A thought of my own triggered by yours...  A lot of us think that Zion is going to be a place that we find and join.. in which case strange, and alien it might be... But I do not think our task is going to be to find and join Zion... I think it is going to be/is to Build Zion which requires a much more active mindset then just looking for.

From this weeks Come Follow Me lesson intro

Quote

When the elders of the Church first saw the site of the city of Zion—Independence, Missouri—it was not what they expected. Some thought they would find a thriving, industrious community with a strong group of Saints. Instead they found a sparsely populated outpost, lacking the civilization they were used to and inhabited by rough frontier settlers rather than Saints. It turned out that the Lord wasn’t asking them just to come to Zion—He wanted them to build it.

 

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19 hours ago, Vort said:

I thought that Zion would feel like home, comfortable and predictable and filled with warmth and security. And I'm sure it will feel that way to those born into it. But for the first time ever, it occurs to me that Zion might feel strange and alien to creatures such as you and me. At the least, getting there will be less than comfortable.

As a person born into the 5th generation of Zion - I have always felt as Abraham - that of being a stranger in a strange land.  There is little of this earth that I find I can strongly attach to.  It is more of a journey to get back home.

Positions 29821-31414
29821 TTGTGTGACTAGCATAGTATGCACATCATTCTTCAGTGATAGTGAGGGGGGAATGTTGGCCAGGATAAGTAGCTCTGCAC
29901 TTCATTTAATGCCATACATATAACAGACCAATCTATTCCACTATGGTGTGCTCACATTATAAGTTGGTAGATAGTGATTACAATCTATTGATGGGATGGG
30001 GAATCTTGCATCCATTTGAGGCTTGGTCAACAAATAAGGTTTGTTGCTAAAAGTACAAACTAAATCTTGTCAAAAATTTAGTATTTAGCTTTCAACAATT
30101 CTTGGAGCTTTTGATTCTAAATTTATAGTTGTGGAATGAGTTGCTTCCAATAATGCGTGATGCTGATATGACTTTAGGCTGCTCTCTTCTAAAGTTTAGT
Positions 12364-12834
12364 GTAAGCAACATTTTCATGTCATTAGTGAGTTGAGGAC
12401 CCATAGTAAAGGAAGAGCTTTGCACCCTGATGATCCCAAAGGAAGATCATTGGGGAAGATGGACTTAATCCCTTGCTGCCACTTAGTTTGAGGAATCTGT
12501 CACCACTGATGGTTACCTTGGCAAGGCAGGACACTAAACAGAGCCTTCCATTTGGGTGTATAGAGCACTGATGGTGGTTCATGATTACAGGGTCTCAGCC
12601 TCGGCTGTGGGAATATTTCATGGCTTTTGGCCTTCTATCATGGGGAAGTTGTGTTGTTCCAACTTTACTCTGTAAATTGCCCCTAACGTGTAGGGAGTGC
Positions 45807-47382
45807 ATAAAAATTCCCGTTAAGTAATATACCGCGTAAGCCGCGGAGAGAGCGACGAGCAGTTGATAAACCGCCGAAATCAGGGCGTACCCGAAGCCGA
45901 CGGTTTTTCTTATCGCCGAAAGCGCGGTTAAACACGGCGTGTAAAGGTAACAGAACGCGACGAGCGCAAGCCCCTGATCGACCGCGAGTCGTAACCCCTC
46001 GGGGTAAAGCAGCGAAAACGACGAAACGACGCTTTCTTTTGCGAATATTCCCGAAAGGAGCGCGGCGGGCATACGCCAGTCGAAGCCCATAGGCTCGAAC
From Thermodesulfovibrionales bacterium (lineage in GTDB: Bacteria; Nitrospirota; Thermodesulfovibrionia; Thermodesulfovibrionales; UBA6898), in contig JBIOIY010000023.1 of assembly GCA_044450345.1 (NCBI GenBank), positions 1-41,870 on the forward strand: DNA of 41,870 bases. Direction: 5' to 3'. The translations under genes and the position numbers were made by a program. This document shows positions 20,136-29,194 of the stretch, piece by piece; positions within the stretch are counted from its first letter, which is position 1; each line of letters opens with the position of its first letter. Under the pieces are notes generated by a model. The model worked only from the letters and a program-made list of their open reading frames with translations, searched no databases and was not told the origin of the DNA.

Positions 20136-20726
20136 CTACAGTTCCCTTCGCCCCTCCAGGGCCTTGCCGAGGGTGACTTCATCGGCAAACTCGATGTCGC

The Traveler

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1 hour ago, Carborendum said:

4) Today, people only consider the temple marriage as a "sealing".  The legal marriage is just a nice afterthought.  But the older generation felt differently.  God sanctioned this marriage in a way that is different than two people wanting to shack-up.  The latter considers marriage to simply be a "piece of paper" that can easily be torn up and thrown out.  But a temple (for time only) marriage is still a type of covenant with God.  It is not a "salvific ordinance".  But there is a seriousness and spiritual element to the covenant being made that the piece of paper simply doesn't have.

Within the recent past a marriage for time, in the temple or not, using the verbiage in the Handbook, referenced covenants the parties were making before God and the witnesses.  The last marriage I performed about 6 years ago used that terminology.  In the Handbook today, the verbiage reverences "vows" rather than covenants but still acknowledges these vows are being made before God and witnesses.  I don't know how recently that change was made.

When my wife and I were married civilly, we did not have any less of a commitment to our relationship than when we were sealed a couple of months later.  For us the end goal was the same.  Our marriage felt no less serious than our sealing.  The wedding license was not just  a "piece of paper" and was not used to allow us to "shack-up".  That's kind of a harsh description.  From a practical point of view the wedding had a much greater impact on our lives than the sealing.  From an eternal perspective, of course, not so much.

I think this latest move is simply a step for the Church to get out of the marriage business completely.  I see a day, not too distant, when bishops and stake presidents will no longer perform marriages of any kind.  Couples will need to meet the legal requirements as defined by the government.  The sealing with then be an ordinance for only those who live up to the standards required and will be a sacrament of the Church rather than a governmentally-recognized contract.  A marriage license will no longer be needed, only a recommend for a living ordinance.